Funded at $2.3 billion in 2019, with more than 2,000 providers across the US, the RWHAP delivers a comprehensive system of high-quality HIV care and treatment, including direct medical care and support services for more than half a million people with HIV—more than 50% of all people living with diagnosed HIV in the US . Since 1990, the RHWAP has played a pivotal role in supporting state and county health departments as well as faith- and community-based organizations to implement effective intervention strategies to improve the health and well-being of people with HIV. HRSA HAB has worked with RWHAP-funded grant recipients and providers to develop novel intervention strategies to link and retain clients in high-quality care, particularly for key populations carrying the greatest burden of HIV. Meanwhile, HIV primary care and supportive service providers, many funded by the RWHAP, have also developed and adapted their own innovative intervention strategies to address urgent needs .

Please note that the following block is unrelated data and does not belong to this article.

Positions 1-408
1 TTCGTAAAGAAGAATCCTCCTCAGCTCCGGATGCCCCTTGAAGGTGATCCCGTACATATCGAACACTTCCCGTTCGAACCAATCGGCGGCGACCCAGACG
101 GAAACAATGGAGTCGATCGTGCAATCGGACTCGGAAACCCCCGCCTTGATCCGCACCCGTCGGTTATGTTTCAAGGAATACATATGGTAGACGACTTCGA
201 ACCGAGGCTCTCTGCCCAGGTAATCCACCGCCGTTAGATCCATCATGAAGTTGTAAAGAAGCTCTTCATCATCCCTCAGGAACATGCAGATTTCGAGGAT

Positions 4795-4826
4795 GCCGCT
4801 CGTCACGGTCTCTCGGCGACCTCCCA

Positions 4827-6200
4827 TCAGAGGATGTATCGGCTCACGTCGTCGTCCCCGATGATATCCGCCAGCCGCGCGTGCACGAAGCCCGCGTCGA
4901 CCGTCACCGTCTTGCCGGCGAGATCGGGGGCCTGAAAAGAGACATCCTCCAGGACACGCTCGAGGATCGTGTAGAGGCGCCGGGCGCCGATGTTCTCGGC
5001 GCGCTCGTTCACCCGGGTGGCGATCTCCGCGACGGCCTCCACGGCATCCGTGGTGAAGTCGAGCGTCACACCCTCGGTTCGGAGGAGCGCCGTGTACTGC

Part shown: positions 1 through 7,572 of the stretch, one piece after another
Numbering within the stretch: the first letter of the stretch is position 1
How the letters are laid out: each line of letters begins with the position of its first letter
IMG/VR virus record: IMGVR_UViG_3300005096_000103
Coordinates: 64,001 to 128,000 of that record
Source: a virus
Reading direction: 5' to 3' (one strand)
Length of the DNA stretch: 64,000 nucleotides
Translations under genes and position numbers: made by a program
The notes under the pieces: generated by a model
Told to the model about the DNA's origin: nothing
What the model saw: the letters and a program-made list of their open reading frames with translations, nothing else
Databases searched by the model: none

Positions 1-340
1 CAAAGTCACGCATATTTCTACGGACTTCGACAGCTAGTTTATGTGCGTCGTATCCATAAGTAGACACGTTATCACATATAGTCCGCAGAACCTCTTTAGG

These program innovations, coupled with developments in biomedical science over the last decade, have resulted in significant improvements in RWHAP client outcomes along the HIV care continuum . Notably, the percentage of clients reaching viral suppression increased from 69.5% in 2010 to 87.1% in 2018 . Outcomes for key populations with historically disparate viral suppression have also significantly improved since 2010 . For example, the disparity between Black or African American clients and White clients reaching viral suppression decreased by nearly half during this period, from a 13.0 percentage point difference in 2010 to a 6.9 percentage point difference in 2018. Additionally, in 2018, 81.1% of transgender women reached viral suppression compared to 62.2% in 2010, an 18.9 percentage point increase .